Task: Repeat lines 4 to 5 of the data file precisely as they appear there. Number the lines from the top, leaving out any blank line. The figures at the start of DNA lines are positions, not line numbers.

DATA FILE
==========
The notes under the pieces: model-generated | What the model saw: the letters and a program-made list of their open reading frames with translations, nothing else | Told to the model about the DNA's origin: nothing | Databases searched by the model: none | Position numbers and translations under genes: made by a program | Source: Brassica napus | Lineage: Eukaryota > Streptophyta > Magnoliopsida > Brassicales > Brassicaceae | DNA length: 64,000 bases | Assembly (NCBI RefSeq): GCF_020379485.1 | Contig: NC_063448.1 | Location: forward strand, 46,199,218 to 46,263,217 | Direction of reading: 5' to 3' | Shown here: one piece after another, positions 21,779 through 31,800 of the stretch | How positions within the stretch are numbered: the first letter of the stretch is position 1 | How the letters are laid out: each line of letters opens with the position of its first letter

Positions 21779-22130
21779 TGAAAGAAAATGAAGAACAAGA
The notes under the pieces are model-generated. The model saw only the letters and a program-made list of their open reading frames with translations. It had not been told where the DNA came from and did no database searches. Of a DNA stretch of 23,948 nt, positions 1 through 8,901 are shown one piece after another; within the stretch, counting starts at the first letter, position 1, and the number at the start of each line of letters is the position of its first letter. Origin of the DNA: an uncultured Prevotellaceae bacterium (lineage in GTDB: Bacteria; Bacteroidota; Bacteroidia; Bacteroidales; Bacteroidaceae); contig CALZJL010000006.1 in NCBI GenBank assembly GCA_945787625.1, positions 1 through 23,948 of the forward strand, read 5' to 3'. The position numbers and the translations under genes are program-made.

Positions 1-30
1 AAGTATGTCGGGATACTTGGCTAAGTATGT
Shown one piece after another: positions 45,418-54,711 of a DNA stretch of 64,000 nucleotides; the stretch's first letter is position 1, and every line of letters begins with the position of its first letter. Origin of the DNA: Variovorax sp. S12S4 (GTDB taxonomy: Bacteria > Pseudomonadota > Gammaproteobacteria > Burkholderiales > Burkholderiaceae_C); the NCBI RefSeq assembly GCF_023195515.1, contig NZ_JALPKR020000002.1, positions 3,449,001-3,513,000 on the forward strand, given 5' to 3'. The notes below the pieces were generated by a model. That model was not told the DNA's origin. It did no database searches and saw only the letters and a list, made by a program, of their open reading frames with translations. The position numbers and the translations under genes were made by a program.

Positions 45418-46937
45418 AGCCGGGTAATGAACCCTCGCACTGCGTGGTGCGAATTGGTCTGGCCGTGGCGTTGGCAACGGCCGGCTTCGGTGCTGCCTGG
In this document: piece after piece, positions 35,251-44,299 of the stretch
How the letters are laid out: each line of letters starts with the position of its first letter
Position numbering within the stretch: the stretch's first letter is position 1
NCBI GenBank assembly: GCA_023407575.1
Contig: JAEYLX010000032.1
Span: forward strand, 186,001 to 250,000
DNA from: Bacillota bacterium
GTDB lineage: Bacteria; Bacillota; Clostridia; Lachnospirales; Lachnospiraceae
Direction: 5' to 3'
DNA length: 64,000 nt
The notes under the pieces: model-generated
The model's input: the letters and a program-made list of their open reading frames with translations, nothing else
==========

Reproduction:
The notes under the pieces are model-generated. The model saw only the letters and a program-made list of their open reading frames with translations. It had not been told where the DNA came from and did no database searches. Of a DNA stretch of 23,948 nt, positions 1 through 8,901 are shown one piece after another; within the stretch, counting starts at the first letter, position 1, and the number at the start of each line of letters is the position of its first letter. Origin of the DNA: an uncultured Prevotellaceae bacterium (lineage in GTDB: Bacteria; Bacteroidota; Bacteroidia; Bacteroidales; Bacteroidaceae); contig CALZJL010000006.1 in NCBI GenBank assembly GCA_945787625.1, positions 1 through 23,948 of the forward strand, read 5' to 3'. The position numbers and the translations under genes are program-made.

Positions 1-30